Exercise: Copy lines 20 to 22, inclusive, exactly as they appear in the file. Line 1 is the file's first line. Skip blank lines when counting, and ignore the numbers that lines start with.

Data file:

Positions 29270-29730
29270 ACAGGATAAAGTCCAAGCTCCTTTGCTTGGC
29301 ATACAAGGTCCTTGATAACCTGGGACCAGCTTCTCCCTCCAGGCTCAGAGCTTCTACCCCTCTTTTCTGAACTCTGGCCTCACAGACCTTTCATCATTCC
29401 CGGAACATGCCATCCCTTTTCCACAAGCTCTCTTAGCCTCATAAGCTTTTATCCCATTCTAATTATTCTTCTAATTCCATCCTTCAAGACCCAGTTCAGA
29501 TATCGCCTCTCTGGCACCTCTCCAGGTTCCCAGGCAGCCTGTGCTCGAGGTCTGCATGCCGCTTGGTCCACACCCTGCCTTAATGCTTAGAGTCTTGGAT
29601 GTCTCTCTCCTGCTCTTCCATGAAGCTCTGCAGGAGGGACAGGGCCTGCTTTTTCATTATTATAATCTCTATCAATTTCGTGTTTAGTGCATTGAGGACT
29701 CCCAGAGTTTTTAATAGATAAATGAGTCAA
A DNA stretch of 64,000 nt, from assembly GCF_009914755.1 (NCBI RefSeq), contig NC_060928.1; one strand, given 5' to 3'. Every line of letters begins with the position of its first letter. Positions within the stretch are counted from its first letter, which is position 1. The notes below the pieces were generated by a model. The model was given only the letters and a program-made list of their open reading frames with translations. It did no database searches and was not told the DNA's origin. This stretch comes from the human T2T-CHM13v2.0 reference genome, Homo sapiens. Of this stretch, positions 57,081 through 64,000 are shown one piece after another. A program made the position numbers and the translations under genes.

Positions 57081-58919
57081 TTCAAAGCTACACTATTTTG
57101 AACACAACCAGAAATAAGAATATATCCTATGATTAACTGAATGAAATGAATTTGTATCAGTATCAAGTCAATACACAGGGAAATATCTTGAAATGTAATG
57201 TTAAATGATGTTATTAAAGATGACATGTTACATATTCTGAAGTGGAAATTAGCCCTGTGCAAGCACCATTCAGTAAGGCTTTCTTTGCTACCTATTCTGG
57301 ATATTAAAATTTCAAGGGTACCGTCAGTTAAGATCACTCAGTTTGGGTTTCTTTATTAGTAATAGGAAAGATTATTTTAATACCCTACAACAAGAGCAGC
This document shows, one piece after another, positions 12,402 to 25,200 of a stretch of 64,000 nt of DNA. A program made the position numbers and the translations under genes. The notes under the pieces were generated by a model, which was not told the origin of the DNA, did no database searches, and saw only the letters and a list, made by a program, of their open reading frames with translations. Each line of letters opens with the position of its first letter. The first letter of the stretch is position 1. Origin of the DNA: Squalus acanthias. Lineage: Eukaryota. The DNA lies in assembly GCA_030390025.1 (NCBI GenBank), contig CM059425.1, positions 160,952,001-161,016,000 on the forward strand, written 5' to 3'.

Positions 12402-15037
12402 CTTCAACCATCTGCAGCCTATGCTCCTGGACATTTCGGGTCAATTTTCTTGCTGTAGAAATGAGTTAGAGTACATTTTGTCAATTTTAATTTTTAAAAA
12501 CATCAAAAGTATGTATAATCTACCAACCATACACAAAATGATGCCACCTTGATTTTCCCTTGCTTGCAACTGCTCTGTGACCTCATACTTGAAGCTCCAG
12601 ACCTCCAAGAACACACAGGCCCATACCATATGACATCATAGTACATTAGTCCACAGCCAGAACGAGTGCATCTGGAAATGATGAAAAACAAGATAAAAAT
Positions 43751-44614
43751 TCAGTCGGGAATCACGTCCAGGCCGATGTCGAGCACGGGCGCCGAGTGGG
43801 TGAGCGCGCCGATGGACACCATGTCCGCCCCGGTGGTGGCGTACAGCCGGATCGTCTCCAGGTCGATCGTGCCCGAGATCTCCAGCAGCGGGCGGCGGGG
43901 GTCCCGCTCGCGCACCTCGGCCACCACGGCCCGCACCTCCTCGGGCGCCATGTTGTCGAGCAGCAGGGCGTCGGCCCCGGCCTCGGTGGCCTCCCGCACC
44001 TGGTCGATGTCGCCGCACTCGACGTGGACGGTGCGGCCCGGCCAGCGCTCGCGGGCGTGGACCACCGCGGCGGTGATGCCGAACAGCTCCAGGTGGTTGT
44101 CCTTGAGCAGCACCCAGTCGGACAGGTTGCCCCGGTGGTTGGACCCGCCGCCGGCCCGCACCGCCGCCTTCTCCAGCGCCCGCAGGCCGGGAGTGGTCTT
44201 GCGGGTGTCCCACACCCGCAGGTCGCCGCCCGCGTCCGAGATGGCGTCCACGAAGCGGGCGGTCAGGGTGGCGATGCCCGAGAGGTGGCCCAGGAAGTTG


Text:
43751 TCAGTCGGGAATCACGTCCAGGCCGATGTCGAGCACGGGCGCCGAGTGGG
43801 TGAGCGCGCCGATGGACACCATGTCCGCCCCGGTGGTGGCGTACAGCCGGATCGTCTCCAGGTCGATCGTGCCCGAGATCTCCAGCAGCGGGCGGCGGGG
43901 GTCCCGCTCGCGCACCTCGGCCACCACGGCCCGCACCTCCTCGGGCGCCATGTTGTCGAGCAGCAGGGCGTCGGCCCCGGCCTCGGTGGCCTCCCGCACC